Food security dominated the agenda at the 41st Ordinary Session of the Executive Council of the African Union in Zambia’s capital Lusaka.

By Chrispin Mwakideu, Glory Mushinge

The summit’s theme of “Building Resilience in Nutrition on the African Continent” highlighted the ongoing food challenges that have gripped Africa.

A combination of several factors, including a three-year drought in the Horn of Africa, the 2020 locust swarms, Ethiopia’s Tigray conflict, the economic effects of the COVID pandemic, and the war in Ukraine, are all piling on pressure on Africa’s food systems.

According to the UN, 278 million people in Africa lacked access to adequate food in 2021 — before Russia invaded Ukraine.

Ending food imports dependency

Ambassador Josefa Sacko, AU commissioner for agriculture painted a grim picture of the world’s food security situation.

“The number of people affected by hunger, globally, rose to as many as 828 million people in 2021, due to COVID 19,” Sacko said, adding that it was an increase of about 150 million.

She also reminded delegates of the impacts of Russia’s war in Ukraine, involving two of the biggest global producers of staple cereals, oil, and fertilizer.

“We know that our continent is really dependant on imports, which we, as the African Union, if this is the agenda we want, we have all the advantage to produce, ourselves and we should stop all this importing [of] food from outside.”

Zambia’s appeal to improve food security

Zambia, which hosted the AU gathering, urged other African countries to increase agricultural productivity to combat food insecurity.

Zambian President Hakainde Hichilema urged member nations to step up their efforts in transforming the continent’s agricultural potential into growth to end hunger and malnutrition.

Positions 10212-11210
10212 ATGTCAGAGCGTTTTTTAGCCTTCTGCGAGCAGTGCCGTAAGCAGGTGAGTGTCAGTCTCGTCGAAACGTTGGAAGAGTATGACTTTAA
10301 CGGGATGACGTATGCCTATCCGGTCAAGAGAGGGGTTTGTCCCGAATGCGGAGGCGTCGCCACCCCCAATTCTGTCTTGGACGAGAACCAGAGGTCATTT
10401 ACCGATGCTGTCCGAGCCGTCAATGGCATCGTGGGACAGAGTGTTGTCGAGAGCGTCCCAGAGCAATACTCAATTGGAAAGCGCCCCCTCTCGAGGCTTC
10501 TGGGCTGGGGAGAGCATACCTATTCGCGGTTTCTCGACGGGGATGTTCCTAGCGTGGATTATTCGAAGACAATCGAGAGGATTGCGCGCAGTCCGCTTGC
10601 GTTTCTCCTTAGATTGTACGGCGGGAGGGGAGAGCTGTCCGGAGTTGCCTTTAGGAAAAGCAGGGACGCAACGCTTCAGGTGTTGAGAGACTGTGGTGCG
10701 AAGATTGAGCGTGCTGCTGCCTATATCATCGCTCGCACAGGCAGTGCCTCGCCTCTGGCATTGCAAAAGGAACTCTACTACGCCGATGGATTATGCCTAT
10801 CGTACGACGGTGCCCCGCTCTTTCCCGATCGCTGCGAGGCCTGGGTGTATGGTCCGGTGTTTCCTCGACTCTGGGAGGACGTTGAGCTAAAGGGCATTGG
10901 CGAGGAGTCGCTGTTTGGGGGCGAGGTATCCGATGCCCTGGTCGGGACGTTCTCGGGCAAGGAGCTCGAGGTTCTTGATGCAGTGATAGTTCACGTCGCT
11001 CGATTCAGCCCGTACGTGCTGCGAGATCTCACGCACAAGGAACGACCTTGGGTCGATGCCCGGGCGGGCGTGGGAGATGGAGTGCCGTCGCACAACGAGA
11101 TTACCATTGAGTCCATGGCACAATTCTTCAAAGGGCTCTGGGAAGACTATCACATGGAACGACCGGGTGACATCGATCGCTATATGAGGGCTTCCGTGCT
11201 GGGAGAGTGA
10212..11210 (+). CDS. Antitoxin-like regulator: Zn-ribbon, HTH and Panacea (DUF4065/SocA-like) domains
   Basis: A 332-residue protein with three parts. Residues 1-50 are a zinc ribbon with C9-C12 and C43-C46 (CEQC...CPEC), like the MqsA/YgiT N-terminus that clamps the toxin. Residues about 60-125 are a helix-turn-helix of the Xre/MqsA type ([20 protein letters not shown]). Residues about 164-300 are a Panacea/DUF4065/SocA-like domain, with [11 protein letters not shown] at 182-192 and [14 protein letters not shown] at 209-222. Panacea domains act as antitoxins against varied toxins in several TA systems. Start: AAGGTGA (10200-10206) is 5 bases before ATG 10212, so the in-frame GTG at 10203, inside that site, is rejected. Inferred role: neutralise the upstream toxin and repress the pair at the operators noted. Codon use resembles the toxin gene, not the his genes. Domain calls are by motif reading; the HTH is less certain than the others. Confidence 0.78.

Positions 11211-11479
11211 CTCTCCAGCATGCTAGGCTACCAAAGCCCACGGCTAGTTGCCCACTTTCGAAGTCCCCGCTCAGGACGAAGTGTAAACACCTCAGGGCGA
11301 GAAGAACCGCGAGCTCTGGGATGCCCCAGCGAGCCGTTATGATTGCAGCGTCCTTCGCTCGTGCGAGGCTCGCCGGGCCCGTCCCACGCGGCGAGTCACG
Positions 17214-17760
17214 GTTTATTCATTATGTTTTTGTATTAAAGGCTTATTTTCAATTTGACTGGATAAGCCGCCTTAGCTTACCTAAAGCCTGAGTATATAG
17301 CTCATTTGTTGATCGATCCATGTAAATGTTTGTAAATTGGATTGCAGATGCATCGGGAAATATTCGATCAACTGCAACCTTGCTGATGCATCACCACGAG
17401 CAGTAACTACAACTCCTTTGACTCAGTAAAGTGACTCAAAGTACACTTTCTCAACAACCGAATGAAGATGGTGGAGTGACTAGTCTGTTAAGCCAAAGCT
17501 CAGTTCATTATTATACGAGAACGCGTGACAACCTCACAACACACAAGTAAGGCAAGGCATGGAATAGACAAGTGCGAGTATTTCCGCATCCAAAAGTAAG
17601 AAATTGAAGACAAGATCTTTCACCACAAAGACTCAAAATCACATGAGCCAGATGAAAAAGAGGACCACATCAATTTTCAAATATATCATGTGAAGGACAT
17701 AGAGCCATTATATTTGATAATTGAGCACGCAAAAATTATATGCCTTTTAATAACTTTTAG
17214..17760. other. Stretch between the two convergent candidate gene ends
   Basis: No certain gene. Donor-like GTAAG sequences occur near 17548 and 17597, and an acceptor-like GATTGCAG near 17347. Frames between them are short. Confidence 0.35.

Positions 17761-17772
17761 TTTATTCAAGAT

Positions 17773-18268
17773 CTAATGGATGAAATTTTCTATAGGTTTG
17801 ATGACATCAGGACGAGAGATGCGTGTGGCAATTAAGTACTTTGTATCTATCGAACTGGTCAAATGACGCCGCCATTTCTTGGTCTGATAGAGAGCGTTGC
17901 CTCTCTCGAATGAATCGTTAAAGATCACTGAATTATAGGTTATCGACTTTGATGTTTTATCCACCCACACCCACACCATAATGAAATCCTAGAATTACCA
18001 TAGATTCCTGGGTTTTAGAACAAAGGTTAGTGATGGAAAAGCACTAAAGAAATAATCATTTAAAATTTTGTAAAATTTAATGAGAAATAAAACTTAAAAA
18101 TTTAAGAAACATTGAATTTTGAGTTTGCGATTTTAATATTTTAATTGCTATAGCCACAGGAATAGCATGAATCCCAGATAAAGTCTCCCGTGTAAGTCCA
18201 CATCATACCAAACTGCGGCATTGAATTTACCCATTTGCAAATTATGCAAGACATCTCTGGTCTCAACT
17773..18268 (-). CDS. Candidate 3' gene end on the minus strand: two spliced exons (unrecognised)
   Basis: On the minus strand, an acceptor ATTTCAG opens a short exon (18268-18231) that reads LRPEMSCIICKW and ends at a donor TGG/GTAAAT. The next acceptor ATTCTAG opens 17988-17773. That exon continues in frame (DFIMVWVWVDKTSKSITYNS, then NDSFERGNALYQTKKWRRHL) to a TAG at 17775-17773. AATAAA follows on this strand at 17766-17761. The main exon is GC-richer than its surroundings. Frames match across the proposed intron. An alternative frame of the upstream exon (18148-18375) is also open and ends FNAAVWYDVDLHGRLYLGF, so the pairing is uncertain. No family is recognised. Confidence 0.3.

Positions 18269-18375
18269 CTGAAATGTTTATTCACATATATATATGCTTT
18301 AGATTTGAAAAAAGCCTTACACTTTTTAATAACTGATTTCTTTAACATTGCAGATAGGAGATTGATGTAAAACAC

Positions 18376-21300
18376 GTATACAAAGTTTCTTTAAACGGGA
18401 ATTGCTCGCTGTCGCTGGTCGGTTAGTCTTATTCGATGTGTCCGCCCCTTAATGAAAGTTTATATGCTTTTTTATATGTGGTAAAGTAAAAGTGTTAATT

“We need to also ensure that we improve our ability to produce food beyond the rainy seasons of our countries,” Hichilema told delegates.

“Which means irrigation, it means appropriate technology, efficient technologies, to use to the maximum, the water that is available, in our countries and on our continent.”

Hichilema, elected last year and who inherited $17.3 billion (€17.3 billion) in debt from the previous government, recently said the southern African nation aims to contribute significantly to the fight against food insecurity.

Like most other African countries, Zambia’s economy depends heavily on agriculture and agribusiness. The sectors contributed around 20% of the country’s GDP and roughly 12% of its export revenues, according to the World Bank.

In addition, the agriculture industry employs nearly 70% of Zambia’s workforce, making it the primary source of income for most people living in rural areas.

Idris Elba: No peace without food

Former and current heads of state graced the meeting and celebrities, including British actor Idris Elba, whose parents came from West Africa.

“I’m a son of the soil and a very proud one,” Elba, a passionate food security activist, told the AU meeting via video link.

“I think in these times, we do need to partner, creatively — governments, business and artistes, together to achieve ambitious agendas. As we just saw in Sri Lanka, there can be no peace, if there’s no food and there can be no security when the citizens are hungry, desperate and do not see a viable future.”

Senegalese President Macky Sall, the current AU chairperson, told reporters during a press briefing that leaders agreed to actualize the implementation of the African Continental Free Trade Area (AfCFTA) to promote trade and enhance integration.

He also called on member states to accelerate the integration process and promote value addition to raw materials through increased industrialization.

Edited by Keith Walker

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